“Who poses the real threat to America at this moment in our history? Is it Iraq, boxed in by inspections and the microscopic attention that the world community has fixed on it? Not likely. Colin Powell’s slick U.N. presentation notwithstanding, Saddam is very much a paper tiger at this point.”
-Excerpt from “Iraq: the President’s Unmagnificent Obsession” (published on February 21, 2003)
“Bush is getting bad advice. He needs to find bin Laden, and he needs to keep al Qaeda on the run. Saddam ain’t no al Qaeda. He’s just a common, ordinary dictator. So what? There’s guys like him all over the world. It ain’t our job to go after them. Let his own people take care of him if they don’t like him.”
-Angry New York City street vendor on eve of invasion of Iraq in 2003
Well, at least I wasn’t alone at the time in decrying the pending decision by then-President Bush to invade Iraq for the purpose of … um, let’s see, what exactly was the purpose? Can you recall?
If not, you can’t be blamed for a faulty memory. The reasons for the war were many, and they tended to morph from one to the next over the months leading up to the invasion and continuing over the first three or four years of its prosecution.
The first was the claim that Saddam Hussein possessed weapons of mass destruction, even, perhaps, to include nuclear warheads (as implied by the President in his State of the Union address just before then-secretary of State Powell’s UN presentation that seemed to confirm the claim). That presentation was later determined to be entirely bogus, the alleged satellite photos of warehouses of illicit weapons a complete fraud.
And, of course, as the troops on the ground ultimately determined, Saddam had no WMDs, no lethal chemicals, no biological agents, and no nuclear arsenal (or even canisters to store them in).
So much for the “preventative war” rationale that Bush created as the justification for the illegal action (under international law it was nothing less) that the invasion of a sovereign foreign state constituted. But never mind; Saddam was a tyrant: he needed to go. (And as Deputy Defense Secretary Paul Wolfowitz declared, it wouldn’t even cost anything to get rid of him: the oil that would flow from the oil fields would pay for it.)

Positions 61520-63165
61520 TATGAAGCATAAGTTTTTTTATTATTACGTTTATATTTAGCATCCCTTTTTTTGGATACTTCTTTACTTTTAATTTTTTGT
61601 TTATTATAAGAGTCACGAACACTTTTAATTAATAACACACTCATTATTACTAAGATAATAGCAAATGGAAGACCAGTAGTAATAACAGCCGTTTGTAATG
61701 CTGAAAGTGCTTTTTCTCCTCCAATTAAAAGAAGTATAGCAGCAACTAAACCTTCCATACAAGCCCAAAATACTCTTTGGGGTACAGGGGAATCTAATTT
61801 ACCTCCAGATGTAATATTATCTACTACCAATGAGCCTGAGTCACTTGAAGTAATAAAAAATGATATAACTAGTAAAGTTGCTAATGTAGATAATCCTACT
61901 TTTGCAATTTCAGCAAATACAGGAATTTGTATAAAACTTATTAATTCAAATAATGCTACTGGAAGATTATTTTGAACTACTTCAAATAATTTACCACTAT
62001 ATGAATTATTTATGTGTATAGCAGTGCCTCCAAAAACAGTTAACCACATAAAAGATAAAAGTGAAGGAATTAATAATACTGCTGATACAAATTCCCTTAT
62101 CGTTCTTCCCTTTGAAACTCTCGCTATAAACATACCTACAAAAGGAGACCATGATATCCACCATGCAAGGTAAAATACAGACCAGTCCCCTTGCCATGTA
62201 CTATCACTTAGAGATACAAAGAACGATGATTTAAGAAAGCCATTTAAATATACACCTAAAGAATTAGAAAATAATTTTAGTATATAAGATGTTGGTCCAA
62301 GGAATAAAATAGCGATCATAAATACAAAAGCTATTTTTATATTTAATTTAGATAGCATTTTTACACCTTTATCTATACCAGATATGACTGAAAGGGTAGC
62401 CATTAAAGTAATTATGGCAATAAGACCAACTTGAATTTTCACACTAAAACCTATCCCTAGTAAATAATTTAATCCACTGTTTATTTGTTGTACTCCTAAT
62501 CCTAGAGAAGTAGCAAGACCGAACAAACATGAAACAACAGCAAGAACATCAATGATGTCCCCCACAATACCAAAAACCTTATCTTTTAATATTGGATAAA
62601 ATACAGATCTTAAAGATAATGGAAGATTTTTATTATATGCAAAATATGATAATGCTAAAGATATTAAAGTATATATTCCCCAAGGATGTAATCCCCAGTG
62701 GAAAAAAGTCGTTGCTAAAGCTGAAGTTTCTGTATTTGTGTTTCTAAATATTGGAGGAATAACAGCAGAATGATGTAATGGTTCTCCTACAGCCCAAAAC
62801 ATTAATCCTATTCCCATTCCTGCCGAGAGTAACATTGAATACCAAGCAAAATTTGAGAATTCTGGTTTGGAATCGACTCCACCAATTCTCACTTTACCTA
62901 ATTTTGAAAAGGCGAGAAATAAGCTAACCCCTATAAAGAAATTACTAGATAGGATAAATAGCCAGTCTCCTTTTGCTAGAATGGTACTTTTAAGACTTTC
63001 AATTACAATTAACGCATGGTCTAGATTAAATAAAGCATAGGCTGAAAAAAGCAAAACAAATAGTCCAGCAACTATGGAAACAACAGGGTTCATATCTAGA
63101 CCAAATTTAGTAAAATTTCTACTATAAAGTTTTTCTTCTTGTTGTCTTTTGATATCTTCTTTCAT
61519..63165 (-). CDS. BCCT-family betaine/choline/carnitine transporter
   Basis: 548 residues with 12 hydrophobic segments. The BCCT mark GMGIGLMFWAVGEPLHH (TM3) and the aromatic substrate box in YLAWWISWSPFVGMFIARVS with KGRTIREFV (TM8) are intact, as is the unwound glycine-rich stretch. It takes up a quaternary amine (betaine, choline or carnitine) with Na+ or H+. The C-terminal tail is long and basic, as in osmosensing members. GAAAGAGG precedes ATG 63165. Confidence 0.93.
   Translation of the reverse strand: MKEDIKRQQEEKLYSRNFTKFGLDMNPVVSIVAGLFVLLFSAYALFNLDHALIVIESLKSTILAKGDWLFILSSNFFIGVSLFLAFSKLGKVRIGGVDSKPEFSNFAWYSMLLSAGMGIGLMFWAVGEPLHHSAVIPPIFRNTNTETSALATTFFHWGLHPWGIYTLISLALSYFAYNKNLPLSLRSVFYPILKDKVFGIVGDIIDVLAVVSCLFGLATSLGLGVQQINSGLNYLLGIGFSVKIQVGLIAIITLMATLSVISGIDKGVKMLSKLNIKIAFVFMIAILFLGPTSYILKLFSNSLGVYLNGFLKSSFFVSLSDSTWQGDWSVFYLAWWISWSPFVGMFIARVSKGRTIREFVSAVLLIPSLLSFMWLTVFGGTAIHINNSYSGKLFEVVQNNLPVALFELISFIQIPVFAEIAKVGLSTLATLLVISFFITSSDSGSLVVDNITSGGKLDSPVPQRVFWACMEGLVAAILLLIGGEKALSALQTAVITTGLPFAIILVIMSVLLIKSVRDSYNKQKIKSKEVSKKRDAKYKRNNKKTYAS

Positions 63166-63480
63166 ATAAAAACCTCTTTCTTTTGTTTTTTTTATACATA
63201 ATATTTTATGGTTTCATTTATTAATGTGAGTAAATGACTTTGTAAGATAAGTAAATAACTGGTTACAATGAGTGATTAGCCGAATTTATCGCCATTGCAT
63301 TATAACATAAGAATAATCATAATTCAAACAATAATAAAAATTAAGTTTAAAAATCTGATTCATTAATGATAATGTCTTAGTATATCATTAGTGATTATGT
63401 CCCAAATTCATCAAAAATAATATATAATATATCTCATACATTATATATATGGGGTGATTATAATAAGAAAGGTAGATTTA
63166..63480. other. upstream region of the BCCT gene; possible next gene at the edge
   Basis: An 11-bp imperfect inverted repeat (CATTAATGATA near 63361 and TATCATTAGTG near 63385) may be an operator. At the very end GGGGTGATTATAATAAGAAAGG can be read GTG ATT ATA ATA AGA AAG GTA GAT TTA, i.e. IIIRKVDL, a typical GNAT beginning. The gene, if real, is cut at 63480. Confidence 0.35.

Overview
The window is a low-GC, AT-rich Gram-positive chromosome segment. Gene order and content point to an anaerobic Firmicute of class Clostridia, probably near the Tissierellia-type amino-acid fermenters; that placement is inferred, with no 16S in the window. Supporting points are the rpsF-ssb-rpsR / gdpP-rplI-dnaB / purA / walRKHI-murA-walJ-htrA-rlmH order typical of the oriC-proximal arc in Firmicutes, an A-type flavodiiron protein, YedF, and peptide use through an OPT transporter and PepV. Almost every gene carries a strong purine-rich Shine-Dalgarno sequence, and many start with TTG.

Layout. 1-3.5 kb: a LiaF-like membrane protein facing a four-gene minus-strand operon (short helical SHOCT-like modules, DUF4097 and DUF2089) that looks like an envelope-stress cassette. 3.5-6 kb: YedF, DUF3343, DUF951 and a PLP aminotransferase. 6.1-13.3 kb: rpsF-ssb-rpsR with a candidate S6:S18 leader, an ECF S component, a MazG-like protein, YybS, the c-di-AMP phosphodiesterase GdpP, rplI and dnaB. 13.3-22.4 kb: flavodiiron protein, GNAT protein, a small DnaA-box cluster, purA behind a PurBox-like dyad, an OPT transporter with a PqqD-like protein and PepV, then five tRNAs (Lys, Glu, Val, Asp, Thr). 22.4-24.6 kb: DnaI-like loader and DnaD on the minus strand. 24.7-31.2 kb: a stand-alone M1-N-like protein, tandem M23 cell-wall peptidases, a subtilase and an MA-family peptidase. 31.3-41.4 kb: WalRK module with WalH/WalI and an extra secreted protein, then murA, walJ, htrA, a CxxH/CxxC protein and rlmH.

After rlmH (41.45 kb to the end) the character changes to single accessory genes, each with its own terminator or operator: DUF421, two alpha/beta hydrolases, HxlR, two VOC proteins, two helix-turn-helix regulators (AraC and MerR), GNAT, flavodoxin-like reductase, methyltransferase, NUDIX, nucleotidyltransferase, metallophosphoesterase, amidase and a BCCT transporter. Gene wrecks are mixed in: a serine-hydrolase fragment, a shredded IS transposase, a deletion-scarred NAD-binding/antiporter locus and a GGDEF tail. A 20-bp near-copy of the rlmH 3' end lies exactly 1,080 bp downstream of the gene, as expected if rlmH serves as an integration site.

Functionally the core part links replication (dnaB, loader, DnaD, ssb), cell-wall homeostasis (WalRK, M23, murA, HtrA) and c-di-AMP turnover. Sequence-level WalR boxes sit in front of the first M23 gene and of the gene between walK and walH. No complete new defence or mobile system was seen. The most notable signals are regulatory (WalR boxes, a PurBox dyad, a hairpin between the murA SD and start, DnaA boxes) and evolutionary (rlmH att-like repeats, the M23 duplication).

Of course, that reason flew in the face of the New York street vendor’s objection, and when many of his fellow citizens began to express the same thought, other justifications became necessary.
And, as the administration continued to prop up public support, those reasons were offered. Saddam was a co-conspirator with al Qaeda, it was alleged. That argument sought to tie the 9/11 attacks to the Iraqi dictator, but it was as vapid and phony as the nuclear weapon claim had been.
Another argument that was pressed by the President and his cohorts was that a democratic Iraq would pave the way for a move to democracy across the Middle East. That one was insulting to students of the history of the region. It would be hard enough to establish a true democracy in Iraq alone, they pointed out. And, of course, with nothing resembling a well-functioning democracy in place even after almost nine years, that fact has been clearly established.
In fact, the other Arab countries in the region are unlikely to develop anything resembling true democracies anytime soon, despite the exciting developments flowing from the Arab spring, which had nothing to do with Iraq anyway.
One claim that the Bush administration made did ultimately have merit, but only because the invasion caused it. Mr. Bush often stated that the Iraq war was justified because we had to fight them there so we wouldn’t have to fight them here. It was a line he must have thought worked well, because he constantly repeated it, even as he let Osama bin Laden slip through his fingers at Tora Bora in Afghanistan.
But only after the United States had established a semi-permanent presence in Iraq did an insurgent group that affiliated itself with al Qaeda develop. Al Qaeda in Mesopotamia, a.k.a. al Qaeda in Iraq, did, indeed, become one of the lingering enemies the U.S. forces were fighting after the fall of Saddam, but it was non-existent while he lived.
Simply stated, the Iraq war was a colossal mistake. It was a mistake in its conception (more than a mistake, it was a violation of international law, notwithstanding the trumped up excuses for its prosecution), and it was a continuing mistake in its execution as the United States and its few allies (primarily the British) blundered in establishing a puppet government and in finding and creating enemies to fight.
And now, after almost nine full years, we have finally left, declaring an end to a war that never should have been started. Ironically, it wouldn’t have even ended when it did had it not been for the insistence of the new government now in place in Baghdad. Get out, they told us, and, pursuant to the agreement forged in the last year of the Bush administration, we have finally left.
The obvious costs to the country for this folly are the four thousand plus Americans who are dead and the tens of thousands who are wounded and scarred for life along with the hundreds of billions of dollars spent.
Less obvious, but probably more noteworthy, is the risk to American interests in the aftermath of our occupation of the country. A great likelihood exists that Iraq will blow up in an ethnic and religious civil war. The Kurds will demand their independence, and the Sunni minority will seek to avoid Shiite control of the country. Meanwhile Shia-dominated Iran looms large with a likely new ally/puppet regime in Iraq.
Let’s be clear: Saddam was a bad guy. No one is mourning his demise. But his regime was not a threat to the United States. The Iraq that now exists is America’s child, and it is not likely to be a loving one.